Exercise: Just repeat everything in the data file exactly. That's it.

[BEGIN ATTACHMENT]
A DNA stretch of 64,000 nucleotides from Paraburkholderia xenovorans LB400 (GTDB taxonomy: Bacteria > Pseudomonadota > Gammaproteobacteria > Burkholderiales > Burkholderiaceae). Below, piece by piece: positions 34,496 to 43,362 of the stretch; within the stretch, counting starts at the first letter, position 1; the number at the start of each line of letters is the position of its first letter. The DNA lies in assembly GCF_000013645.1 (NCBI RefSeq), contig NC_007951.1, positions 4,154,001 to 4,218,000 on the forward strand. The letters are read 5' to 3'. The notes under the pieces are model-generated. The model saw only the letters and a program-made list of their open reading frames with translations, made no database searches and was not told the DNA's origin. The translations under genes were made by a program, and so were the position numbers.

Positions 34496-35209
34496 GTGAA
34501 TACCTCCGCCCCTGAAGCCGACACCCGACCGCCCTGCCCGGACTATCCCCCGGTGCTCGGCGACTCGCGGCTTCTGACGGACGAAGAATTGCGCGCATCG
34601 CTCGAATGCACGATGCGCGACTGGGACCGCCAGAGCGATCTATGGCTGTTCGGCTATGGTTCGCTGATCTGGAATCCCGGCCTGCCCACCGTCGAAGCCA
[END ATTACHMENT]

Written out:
A DNA stretch of 64,000 nucleotides from Paraburkholderia xenovorans LB400 (GTDB taxonomy: Bacteria > Pseudomonadota > Gammaproteobacteria > Burkholderiales > Burkholderiaceae). Below, piece by piece: positions 34,496 to 43,362 of the stretch; within the stretch, counting starts at the first letter, position 1; the number at the start of each line of letters is the position of its first letter. The DNA lies in assembly GCF_000013645.1 (NCBI RefSeq), contig NC_007951.1, positions 4,154,001 to 4,218,000 on the forward strand. The letters are read 5' to 3'. The notes under the pieces are model-generated. The model saw only the letters and a program-made list of their open reading frames with translations, made no database searches and was not told the DNA's origin. The translations under genes were made by a program, and so were the position numbers.

Positions 34496-35209
34496 GTGAA
34501 TACCTCCGCCCCTGAAGCCGACACCCGACCGCCCTGCCCGGACTATCCCCCGGTGCTCGGCGACTCGCGGCTTCTGACGGACGAAGAATTGCGCGCATCG
34601 CTCGAATGCACGATGCGCGACTGGGACCGCCAGAGCGATCTATGGCTGTTCGGCTATGGTTCGCTGATCTGGAATCCCGGCCTGCCCACCGTCGAAGCCA